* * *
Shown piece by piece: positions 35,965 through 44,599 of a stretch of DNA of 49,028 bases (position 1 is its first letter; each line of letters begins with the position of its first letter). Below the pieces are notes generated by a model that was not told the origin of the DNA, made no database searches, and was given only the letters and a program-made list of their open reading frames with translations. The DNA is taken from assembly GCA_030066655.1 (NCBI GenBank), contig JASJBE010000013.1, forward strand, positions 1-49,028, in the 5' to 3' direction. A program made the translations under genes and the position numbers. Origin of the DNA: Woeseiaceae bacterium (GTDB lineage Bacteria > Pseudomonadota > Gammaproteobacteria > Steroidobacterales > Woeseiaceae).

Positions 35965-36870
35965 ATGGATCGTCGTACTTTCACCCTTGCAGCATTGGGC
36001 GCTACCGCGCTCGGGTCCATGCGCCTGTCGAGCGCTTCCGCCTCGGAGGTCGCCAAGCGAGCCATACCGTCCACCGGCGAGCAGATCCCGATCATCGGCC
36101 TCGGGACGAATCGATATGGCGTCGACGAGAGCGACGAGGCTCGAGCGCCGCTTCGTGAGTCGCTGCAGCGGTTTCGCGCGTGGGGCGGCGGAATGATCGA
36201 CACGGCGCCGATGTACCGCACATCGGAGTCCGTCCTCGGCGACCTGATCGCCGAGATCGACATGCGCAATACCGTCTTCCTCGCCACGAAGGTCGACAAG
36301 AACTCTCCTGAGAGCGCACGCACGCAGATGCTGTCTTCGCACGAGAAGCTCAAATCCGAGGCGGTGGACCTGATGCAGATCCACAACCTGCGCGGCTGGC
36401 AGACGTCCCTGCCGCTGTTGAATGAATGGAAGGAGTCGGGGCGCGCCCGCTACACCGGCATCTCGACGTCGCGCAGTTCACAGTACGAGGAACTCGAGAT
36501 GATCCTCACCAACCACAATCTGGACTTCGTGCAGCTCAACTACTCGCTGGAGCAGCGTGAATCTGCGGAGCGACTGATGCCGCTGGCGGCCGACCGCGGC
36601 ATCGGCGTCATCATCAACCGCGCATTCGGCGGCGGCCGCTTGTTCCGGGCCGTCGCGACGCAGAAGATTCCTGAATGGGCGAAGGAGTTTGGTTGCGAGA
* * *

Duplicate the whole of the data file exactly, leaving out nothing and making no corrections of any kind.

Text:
Shown piece by piece: positions 35,965 through 44,599 of a stretch of DNA of 49,028 bases (position 1 is its first letter; each line of letters begins with the position of its first letter). Below the pieces are notes generated by a model that was not told the origin of the DNA, made no database searches, and was given only the letters and a program-made list of their open reading frames with translations. The DNA is taken from assembly GCA_030066655.1 (NCBI GenBank), contig JASJBE010000013.1, forward strand, positions 1-49,028, in the 5' to 3' direction. A program made the translations under genes and the position numbers. Origin of the DNA: Woeseiaceae bacterium (GTDB lineage Bacteria > Pseudomonadota > Gammaproteobacteria > Steroidobacterales > Woeseiaceae).

Positions 35965-36870
35965 ATGGATCGTCGTACTTTCACCCTTGCAGCATTGGGC
36001 GCTACCGCGCTCGGGTCCATGCGCCTGTCGAGCGCTTCCGCCTCGGAGGTCGCCAAGCGAGCCATACCGTCCACCGGCGAGCAGATCCCGATCATCGGCC
36101 TCGGGACGAATCGATATGGCGTCGACGAGAGCGACGAGGCTCGAGCGCCGCTTCGTGAGTCGCTGCAGCGGTTTCGCGCGTGGGGCGGCGGAATGATCGA
36201 CACGGCGCCGATGTACCGCACATCGGAGTCCGTCCTCGGCGACCTGATCGCCGAGATCGACATGCGCAATACCGTCTTCCTCGCCACGAAGGTCGACAAG
36301 AACTCTCCTGAGAGCGCACGCACGCAGATGCTGTCTTCGCACGAGAAGCTCAAATCCGAGGCGGTGGACCTGATGCAGATCCACAACCTGCGCGGCTGGC
36401 AGACGTCCCTGCCGCTGTTGAATGAATGGAAGGAGTCGGGGCGCGCCCGCTACACCGGCATCTCGACGTCGCGCAGTTCACAGTACGAGGAACTCGAGAT
36501 GATCCTCACCAACCACAATCTGGACTTCGTGCAGCTCAACTACTCGCTGGAGCAGCGTGAATCTGCGGAGCGACTGATGCCGCTGGCGGCCGACCGCGGC
36601 ATCGGCGTCATCATCAACCGCGCATTCGGCGGCGGCCGCTTGTTCCGGGCCGTCGCGACGCAGAAGATTCCTGAATGGGCGAAGGAGTTTGGTTGCGAGA